To read the final version of the directive and regulation, click here.
To read the ECIIA’s special report on how internal auditors can prepare for GDPR in European Governance, see pages 9-11.
More communication needed between internal audit and regulators
Regulators should require regular, structured and ongoing dialogue between the competent authorities supervising insurers and the internal auditors working in them, the ECIIA has said in response to recent consultation by EIOPA (European Insurance and Occupational Pensions Authority).
That is because internal audit is well-placed to provide an independent opinion about the internal controls, risk management and governance of the companies concerned. Almost 8 out of 10 auditors in Europe say they follow the three Lines of Defense Model at some level, which enables them to provide objective assurance to their organisations.
“While internal audit’s main line of accountability is to the Audit Committee, it also shares information with the statutory auditors and the regulators,” ECIIA President Henrik Stein said. “Clear and effective communication between all these parties is vital in order to avoid duplication, or gaps, in the overall assurance picture,” he added.
Stein said he would welcome the opportunity to meet with senior EIOPA officials to discuss in more detail the role of internal audit in this area.
Three lines of defence model crucial to success of non-financial reporting
Internal audit can contribute most effectively to the successful implementation of the European Commission’s (EC) directive on non-financial reporting in organisations that have adopted the three lines of defence model of corporate governance, the ECIIA has told the EC.
Independent internal audit departments can help organisations transform their compliance with the directive from a box-ticking exercise to something that improves the accuracy and transparency of information across the entire enterprise.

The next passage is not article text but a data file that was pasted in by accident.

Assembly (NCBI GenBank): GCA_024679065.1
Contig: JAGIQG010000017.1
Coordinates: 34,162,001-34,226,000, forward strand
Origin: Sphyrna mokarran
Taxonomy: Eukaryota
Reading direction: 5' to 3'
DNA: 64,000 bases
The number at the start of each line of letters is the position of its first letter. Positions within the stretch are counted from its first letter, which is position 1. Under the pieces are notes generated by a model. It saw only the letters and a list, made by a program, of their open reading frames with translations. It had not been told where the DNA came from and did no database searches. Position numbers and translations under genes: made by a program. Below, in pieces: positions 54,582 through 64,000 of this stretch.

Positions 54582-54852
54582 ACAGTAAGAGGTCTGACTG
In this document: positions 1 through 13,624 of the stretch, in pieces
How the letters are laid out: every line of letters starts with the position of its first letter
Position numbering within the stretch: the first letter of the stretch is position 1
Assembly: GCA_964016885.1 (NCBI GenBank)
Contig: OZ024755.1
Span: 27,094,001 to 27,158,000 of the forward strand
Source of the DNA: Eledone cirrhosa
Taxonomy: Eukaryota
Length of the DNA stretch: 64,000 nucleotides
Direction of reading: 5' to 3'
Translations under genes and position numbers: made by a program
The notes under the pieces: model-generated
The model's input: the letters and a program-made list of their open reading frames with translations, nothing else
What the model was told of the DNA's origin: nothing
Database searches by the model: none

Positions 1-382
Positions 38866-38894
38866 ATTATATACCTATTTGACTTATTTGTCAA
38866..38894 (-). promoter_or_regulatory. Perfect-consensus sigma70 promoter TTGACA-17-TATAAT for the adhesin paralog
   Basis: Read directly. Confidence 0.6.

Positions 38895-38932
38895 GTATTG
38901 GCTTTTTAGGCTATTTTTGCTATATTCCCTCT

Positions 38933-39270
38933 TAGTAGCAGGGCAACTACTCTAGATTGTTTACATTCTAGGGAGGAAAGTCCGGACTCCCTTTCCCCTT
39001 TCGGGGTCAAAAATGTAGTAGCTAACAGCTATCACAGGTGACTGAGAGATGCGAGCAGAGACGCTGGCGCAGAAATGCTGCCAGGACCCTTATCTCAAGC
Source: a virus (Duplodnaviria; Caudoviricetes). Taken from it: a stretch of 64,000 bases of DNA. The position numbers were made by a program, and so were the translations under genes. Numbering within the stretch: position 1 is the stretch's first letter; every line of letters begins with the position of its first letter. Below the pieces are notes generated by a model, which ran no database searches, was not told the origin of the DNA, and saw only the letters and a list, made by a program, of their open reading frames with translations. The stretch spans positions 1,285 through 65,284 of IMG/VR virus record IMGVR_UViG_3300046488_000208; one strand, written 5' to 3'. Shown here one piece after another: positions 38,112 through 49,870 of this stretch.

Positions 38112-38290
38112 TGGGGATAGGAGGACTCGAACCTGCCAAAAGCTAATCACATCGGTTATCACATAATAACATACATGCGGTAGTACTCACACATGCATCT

“Internal audit has a broad view across all the systems and processes in organisations, and an in-depth understanding of risks and controls,” wrote ECIIA President Henrik Stein in the body’s response to the consultation. “This puts it in an ideal position to provide advice, assurance and insight around the reporting of non-financial information.”
As well as continuing to provide assurance to boards and senior management teams on how controls mitigate risks to the organisation, internal audit can also contribute significantly to non-financial reporting, for example, by reviewing:
The underlying processes for the production of the report, including governance
Risks identified in executive and board risk assessments around operational issues, stakeholder relationships, compliance and reputation
Issues of materiality
The balance between conciseness and transparency in the report
The accuracy of the description of the business model in the report.
For further reading on internal audit’s role in non-financial reporting, see:
Internal auditors to create value from non-financial reporting directive